Functional Endoscopic Sinus Surgery (FESS) is a minimally invasive surgical procedure that is used to treat chronic sinusitis and other conditions that affect the sinuses. The surgery is performed using an endoscope, a thin, lighted tube with a camera attached, to visualize the sinus passages. The surgeon removes any blockages, such as polyps or inflamed tissue, and reshapes the sinus passages to improve drainage and ventilation.
FESS is performed under general anesthesia and typically takes 1-2 hours to complete. The procedure can help to relieve symptoms such as nasal congestion, headaches, facial pain, and difficulty breathing. It is often performed in
conjunction with other treatments, such as medication, to help manage chronic sinusitis.
The following are the common indications for FESS:
Chronic sinusitis: FESS can be used to treat chronic sinusitis, a condition in which the sinuses become inflamed and swollen, leading to nasal congestion, headaches, and facial pain.
Polyps: FESS can be used to remove nasal polyps, small, noncancerous growths that can block the sinus passages and cause symptoms such as nasal congestion and difficulty breathing.
Nasal obstruction: FESS can be used to relieve nasal obstruction caused by conditions such as nasal tumors, or nasal valve collapse.
Recurrent infections: FESS can be used to treat recurrent sinus infections, which can be a sign of underlying sinusitis or other sinus conditions.
General guidelines for recovering from Functional Endoscopic Sinus Surgery (FESS):
Rest: Following the surgery, it is important to rest and avoid strenuous activities, such as heavy lifting or exercise, to allow the body to heal.
Pain management: Pain medication can be used to manage discomfort following the surgery.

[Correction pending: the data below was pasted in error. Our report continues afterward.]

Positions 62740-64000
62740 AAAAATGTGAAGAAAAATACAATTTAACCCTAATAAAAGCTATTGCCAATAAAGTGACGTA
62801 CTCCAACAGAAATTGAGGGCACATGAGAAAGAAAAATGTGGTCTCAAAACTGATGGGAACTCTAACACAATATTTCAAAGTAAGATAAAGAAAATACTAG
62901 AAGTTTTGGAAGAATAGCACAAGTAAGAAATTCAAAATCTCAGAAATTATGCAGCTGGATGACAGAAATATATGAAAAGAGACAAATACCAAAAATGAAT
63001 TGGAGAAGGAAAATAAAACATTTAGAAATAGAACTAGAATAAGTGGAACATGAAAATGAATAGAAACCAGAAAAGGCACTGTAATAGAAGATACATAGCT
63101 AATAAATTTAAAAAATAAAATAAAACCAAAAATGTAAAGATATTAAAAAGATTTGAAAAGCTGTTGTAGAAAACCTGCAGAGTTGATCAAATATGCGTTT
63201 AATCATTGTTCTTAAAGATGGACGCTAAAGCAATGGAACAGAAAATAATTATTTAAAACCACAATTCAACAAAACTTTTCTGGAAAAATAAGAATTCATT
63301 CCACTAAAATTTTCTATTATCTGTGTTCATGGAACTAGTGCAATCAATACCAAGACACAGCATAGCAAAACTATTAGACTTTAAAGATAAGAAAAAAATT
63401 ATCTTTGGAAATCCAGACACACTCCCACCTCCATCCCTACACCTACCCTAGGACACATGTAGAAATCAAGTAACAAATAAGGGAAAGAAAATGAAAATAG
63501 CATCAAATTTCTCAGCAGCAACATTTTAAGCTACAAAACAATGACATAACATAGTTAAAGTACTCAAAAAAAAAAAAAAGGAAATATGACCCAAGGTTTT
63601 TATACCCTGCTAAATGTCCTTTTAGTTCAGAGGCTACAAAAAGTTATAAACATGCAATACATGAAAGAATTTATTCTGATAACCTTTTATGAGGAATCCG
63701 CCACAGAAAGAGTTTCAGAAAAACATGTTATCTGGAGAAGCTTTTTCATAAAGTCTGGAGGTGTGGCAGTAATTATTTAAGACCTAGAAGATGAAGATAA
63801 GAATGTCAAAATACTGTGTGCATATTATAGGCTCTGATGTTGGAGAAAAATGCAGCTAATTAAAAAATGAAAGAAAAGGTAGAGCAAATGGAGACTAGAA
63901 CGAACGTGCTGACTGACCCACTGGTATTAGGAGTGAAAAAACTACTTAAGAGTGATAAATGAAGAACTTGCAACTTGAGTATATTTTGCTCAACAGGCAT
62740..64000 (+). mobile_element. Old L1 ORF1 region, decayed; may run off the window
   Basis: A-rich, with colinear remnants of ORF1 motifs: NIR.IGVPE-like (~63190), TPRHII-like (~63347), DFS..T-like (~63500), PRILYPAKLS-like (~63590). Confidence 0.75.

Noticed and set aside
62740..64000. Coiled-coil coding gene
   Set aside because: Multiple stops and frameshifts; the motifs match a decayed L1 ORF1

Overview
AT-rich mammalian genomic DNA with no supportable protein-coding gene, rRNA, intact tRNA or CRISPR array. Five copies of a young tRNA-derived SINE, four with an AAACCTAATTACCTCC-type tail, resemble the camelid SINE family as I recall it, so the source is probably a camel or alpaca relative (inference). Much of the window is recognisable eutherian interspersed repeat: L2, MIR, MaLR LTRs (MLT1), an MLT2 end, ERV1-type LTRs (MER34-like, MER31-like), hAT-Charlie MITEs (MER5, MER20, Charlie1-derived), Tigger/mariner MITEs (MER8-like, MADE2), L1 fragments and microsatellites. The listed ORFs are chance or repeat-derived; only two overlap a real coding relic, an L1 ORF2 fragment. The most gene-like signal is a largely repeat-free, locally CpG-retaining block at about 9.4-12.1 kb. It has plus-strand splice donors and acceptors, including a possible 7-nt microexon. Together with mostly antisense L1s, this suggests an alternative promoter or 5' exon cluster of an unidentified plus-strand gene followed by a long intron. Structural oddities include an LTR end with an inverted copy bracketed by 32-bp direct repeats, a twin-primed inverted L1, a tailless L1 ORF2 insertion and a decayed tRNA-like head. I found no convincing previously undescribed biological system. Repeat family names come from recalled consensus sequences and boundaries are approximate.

Nasal irrigation: Irrigating the nose with a saline solution can help to keep the nasal passages clean and reduce the risk of infection.
Gently blowing your nose: Gently blowing your nose will keep it clean and open.
Follow the surgeon's instructions: It is important to follow all of the surgeon's instructions for post-operative care, including when to return for follow-up visits and when to start resuming normal activities.
Avoid alcohol and smoking: Alcohol and smoking can interfere with the healing process and increase the risk of complications following the surgery, so it is important to avoid these substances.
Avoid irritants: Avoid exposing yourself to irritants, such as dust, smoke, or strong odors, that can irritate the nasal passages and worsen symptoms.
It is important to keep in mind that recovery from FESS can take several weeks, and everyone's experience will be different. If you have concerns or questions about your recovery, it is important to talk to your surgeon. It is important
to follow all of the surgeon's instructions and to report any concerning symptoms, such as increased pain, bleeding, or infection, promptly to ensure a smooth and successful recovery.
FESS is typically performed under general anesthesia, so you will not feel any pain during the procedure. Mild to moderate pain and swelling around the nose and sinus area is common after the surgery, but this can be managed with over-the-counter pain medications and ice packs.
The recovery process after FESS can take several weeks, and everyone's experience is different. During the recovery phase, it is important to rest and avoid strenuous activities, and to follow all of the surgeon's instructions for post-operative care.
FESS can significantly improve symptoms of chronic sinusitis, but it is not always a cure. Some people may experience a recurrence of symptoms, or the development of new symptoms, after the surgery, and additional treatment may be needed.
Like all surgical procedures, FESS carries some risks, including bleeding, infection, and an adverse reaction to anesthesia. Your surgeon will discuss the risks and benefits of the procedure with you and help you to make an informed decision.
The success rate of FESS is high, and many people experience significant improvement in their symptoms after the surgery. The exact success rate will depend on various factors, including the underlying cause of the symptoms and the individual patient's overall health.